We yell at our children because we can.

In Hilary Stout’s recent for The New York Times, the former Wall Street Journal editor references a national study where, of the 1,300 parents asked, two-thirds “named yelling — not working or spanking or missing a school event — as their biggest guilt inducer …  Parental yelling today may be partly a releasing of stress for multitasking, overachieving adults, parenting experts say.”

The eye-opener here is not that we do it, or that damages the children we love purportedly more than anything on earth. What Stout brings forward is that we are finally defining yelling for what it is: verbal abuse.

My childhood was loaded with abuse. While the physical and sexual elements were more immediately life-threatening, the verbal abuse was no less damaging. No one believed me … UNTIL NOW. (Dum dum dum!!!!)

PS. Yelling at each other in front of our children is just as abusive.

We also yell at children because we still can. Most of the avenues that used to be considered a parent’s right are now punishable by jail time. Not so with our dirty little secret. It and emotional abuse remain the adult way to off-load onto the most vulnerable everything from frustration to fury (see above: “releasing of stress for multitasking, overachieving adults”). I call that abusive.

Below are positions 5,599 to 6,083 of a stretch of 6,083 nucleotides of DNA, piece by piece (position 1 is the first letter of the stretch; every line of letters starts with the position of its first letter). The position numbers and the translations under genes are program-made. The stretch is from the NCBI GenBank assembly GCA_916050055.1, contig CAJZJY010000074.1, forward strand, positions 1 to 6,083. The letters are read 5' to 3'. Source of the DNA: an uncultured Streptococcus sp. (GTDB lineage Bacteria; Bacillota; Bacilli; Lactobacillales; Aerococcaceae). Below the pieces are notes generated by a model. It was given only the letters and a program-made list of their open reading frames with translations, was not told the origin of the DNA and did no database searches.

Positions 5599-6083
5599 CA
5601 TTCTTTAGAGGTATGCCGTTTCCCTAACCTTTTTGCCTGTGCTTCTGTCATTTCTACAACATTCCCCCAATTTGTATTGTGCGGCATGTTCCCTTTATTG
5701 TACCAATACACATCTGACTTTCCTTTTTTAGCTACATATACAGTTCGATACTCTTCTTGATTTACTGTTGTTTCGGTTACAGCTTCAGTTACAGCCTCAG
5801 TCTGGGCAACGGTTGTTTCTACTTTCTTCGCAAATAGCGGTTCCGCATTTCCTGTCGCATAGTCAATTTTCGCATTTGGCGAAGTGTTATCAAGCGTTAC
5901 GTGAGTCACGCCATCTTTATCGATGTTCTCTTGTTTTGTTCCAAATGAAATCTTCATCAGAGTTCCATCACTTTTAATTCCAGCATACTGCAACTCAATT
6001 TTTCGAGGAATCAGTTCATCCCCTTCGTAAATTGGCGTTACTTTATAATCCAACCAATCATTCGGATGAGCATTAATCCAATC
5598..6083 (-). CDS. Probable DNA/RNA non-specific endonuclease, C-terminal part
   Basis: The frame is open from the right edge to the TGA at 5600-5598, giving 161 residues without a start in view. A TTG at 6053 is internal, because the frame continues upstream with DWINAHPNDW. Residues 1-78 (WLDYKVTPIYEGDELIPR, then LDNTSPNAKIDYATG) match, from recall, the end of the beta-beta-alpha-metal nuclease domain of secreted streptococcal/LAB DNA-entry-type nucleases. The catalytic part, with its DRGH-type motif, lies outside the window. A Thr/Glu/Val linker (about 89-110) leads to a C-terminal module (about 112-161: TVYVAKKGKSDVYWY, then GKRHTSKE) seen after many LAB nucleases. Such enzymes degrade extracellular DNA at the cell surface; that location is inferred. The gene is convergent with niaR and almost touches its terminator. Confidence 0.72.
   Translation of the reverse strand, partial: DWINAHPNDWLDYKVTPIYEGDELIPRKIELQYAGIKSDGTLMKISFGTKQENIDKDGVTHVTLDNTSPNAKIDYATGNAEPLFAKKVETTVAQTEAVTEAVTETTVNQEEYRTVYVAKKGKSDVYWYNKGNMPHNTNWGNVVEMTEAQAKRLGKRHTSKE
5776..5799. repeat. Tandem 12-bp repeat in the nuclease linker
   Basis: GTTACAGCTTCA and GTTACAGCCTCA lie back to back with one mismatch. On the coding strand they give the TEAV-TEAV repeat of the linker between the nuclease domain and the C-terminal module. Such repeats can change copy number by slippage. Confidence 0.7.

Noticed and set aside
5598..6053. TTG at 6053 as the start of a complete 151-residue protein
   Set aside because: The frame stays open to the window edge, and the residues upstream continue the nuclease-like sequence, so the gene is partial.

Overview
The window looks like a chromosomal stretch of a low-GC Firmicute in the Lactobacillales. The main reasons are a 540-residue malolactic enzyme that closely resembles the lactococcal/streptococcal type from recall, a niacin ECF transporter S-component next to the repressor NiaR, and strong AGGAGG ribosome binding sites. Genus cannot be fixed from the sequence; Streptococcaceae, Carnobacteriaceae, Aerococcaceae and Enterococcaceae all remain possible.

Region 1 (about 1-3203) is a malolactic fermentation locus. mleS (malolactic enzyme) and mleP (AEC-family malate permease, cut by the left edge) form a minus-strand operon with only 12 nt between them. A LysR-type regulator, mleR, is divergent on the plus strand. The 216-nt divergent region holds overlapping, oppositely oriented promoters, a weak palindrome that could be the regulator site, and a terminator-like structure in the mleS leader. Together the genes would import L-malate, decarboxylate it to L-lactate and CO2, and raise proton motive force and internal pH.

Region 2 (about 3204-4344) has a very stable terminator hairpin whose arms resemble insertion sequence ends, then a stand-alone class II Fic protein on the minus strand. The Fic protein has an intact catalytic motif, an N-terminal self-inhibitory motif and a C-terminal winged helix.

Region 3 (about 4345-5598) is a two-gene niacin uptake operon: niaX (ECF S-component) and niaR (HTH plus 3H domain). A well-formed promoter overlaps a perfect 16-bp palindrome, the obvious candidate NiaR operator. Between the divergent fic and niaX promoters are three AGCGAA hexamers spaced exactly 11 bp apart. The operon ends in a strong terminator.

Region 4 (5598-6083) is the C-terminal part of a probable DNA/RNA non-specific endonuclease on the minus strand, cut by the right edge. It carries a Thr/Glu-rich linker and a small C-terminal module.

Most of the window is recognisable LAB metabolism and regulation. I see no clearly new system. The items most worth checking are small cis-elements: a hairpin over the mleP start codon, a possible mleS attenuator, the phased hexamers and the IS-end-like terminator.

Well, every parent yells. True, but: desirable? Would it make a difference if you heard instead: “Every parent commits verbal abuse.” If: “My parents yelled at me, and I turned out okay,” then: “My parents verbally abused me.”

After I yell at my children, I apologize. To them. “I am sorry I yelled at you.” I resist the urge to add, “Because you (list offenses).” That can come later, in a low-key chat. “Hey, loved offspring; when you yadada yadada yadada, I thought/felt (choose all that apply): Anger. Fear. Guilt. Shame. Lonely.

It doesn’t matter how Loved Offspring responds, or even if. What matters is that I apologized.

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